Date of Award

8-2016

Degree Type

Thesis

Degree Name

Master of Science

Department

Health and Human Performance

Program

Exercise Science

First Advisor/Chairperson

Scott Drum

Second Advisor

Randal Jensen

Third Advisor

Phill Watts

Abstract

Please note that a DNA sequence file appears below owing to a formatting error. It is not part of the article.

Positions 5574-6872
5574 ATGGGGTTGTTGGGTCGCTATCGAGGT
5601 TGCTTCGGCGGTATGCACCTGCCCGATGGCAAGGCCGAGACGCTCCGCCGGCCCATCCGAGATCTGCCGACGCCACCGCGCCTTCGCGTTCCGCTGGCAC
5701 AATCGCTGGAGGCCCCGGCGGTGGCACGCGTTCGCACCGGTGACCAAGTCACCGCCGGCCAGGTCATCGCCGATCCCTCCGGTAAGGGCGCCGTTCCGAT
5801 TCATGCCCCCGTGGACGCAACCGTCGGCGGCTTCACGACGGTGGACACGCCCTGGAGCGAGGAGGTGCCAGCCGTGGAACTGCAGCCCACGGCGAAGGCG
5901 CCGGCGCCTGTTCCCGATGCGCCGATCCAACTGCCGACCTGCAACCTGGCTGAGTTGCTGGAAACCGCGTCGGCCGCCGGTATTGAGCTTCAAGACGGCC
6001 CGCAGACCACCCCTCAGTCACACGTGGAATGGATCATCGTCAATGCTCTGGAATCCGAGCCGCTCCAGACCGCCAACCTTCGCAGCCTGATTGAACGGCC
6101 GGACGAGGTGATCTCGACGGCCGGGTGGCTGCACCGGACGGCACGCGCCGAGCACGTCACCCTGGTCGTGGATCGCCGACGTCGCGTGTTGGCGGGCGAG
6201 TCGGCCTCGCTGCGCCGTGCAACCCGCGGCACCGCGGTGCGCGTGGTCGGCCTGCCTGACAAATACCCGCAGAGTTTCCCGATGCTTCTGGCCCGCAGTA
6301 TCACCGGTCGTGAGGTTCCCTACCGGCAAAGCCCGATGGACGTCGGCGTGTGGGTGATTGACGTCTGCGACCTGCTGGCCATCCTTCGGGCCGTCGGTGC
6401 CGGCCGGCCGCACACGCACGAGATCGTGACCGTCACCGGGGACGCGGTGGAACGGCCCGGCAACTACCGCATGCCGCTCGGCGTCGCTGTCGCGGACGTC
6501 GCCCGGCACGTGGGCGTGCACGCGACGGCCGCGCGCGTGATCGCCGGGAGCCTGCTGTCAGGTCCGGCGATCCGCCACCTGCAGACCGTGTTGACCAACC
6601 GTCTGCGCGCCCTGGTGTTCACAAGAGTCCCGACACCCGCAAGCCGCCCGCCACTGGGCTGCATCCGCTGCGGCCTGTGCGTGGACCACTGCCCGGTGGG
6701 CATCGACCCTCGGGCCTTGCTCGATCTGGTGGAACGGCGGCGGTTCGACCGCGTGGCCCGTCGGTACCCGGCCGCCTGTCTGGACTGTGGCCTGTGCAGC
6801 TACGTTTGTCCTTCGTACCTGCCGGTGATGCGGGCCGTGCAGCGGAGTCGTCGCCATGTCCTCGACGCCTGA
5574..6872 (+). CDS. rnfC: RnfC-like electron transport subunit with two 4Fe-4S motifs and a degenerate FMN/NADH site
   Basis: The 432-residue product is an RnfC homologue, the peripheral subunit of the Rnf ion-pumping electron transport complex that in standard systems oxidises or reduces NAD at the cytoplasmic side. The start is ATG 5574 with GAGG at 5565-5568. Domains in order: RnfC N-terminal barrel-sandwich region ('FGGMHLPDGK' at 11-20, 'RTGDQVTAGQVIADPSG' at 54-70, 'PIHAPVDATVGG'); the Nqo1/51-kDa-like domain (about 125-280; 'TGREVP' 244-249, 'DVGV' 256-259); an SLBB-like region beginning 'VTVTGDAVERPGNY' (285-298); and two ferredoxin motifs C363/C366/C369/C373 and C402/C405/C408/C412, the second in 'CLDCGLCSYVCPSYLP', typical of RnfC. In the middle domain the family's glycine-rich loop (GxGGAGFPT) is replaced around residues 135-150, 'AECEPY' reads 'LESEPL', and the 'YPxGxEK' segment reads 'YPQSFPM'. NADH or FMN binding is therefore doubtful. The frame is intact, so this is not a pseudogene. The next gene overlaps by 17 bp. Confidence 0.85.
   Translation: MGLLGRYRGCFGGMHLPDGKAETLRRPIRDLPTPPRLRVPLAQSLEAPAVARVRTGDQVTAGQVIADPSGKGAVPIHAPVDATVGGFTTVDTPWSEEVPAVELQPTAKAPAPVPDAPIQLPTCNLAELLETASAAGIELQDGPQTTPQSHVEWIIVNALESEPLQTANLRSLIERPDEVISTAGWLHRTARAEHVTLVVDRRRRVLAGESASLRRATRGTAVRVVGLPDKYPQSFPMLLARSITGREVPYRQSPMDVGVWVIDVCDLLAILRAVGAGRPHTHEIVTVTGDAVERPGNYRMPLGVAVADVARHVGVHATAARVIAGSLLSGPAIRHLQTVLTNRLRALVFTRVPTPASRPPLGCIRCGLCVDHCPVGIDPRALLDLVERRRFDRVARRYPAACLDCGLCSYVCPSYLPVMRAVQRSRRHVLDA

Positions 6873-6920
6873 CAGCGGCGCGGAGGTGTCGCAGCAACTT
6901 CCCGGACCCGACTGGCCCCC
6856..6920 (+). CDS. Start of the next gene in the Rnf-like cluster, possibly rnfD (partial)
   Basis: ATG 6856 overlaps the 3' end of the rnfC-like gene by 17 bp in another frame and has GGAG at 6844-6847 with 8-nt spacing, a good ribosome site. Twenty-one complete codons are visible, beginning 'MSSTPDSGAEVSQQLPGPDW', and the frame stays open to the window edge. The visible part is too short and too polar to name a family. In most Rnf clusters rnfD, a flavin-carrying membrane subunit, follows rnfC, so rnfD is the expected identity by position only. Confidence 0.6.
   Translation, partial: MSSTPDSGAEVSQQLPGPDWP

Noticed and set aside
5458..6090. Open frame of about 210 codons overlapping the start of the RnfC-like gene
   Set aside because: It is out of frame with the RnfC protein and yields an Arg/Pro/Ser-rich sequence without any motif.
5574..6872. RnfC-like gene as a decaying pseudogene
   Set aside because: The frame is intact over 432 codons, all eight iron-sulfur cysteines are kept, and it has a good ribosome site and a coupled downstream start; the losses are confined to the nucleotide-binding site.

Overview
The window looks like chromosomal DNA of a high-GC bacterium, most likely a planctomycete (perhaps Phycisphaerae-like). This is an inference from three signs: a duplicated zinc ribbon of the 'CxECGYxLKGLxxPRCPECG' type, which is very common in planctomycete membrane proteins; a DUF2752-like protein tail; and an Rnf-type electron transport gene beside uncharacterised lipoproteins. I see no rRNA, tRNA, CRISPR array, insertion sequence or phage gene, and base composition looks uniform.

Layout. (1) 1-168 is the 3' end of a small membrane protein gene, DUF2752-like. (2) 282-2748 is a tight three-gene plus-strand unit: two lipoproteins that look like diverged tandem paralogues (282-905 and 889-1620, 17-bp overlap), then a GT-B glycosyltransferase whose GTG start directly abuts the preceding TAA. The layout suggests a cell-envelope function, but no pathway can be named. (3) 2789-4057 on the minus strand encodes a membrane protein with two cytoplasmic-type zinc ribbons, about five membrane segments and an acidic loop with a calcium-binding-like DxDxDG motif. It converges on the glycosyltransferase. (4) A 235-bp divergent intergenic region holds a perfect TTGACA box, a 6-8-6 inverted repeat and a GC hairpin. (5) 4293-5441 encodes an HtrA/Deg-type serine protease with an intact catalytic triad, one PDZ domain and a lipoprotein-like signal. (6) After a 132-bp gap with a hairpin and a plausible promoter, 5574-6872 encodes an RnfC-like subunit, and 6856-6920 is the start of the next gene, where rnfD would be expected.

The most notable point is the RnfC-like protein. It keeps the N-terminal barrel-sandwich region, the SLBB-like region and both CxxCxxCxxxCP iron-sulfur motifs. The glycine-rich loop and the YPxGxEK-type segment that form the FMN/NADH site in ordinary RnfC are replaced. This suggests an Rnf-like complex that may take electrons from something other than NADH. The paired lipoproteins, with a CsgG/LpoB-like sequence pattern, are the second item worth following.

The purpose of the current study was to correlate upper body (UB) lean mass (UBLM), UB maximal strength (UBMS), and average power production during a 3-min ski ergometer (SERG) test to predict the dependent variable, a one-kilometer uphill double pole time trial (DPTT) on snow. We hypothesized UBLM would be most important to performance. All tests were conducted within four weeks of completing the championship phase of a Division I cross country (XC) ski season. Skiers (n=10; all females) performed the mass-start DPTT on snow (i.e., criterion measure), SERG, and UBMS separated by at least a few days recovery. Lastly, body composition was determined via dual-energy x-ray absorptiometry (DXA) with a focus on UB mass characteristics (i.e., trunk + arm lean mass). A significant (p = 0.02) correlation was observed between DPTT and UBLM. No significant (p > 0.05) correlations were observed for UBMS or SERG vs. DPTT. Thus, our hypothesis was supported and we suggest female, competitive cross country skiers work to build functional UB lean mass to best prepare for utilizing the ever popular and evolving double pole technique.

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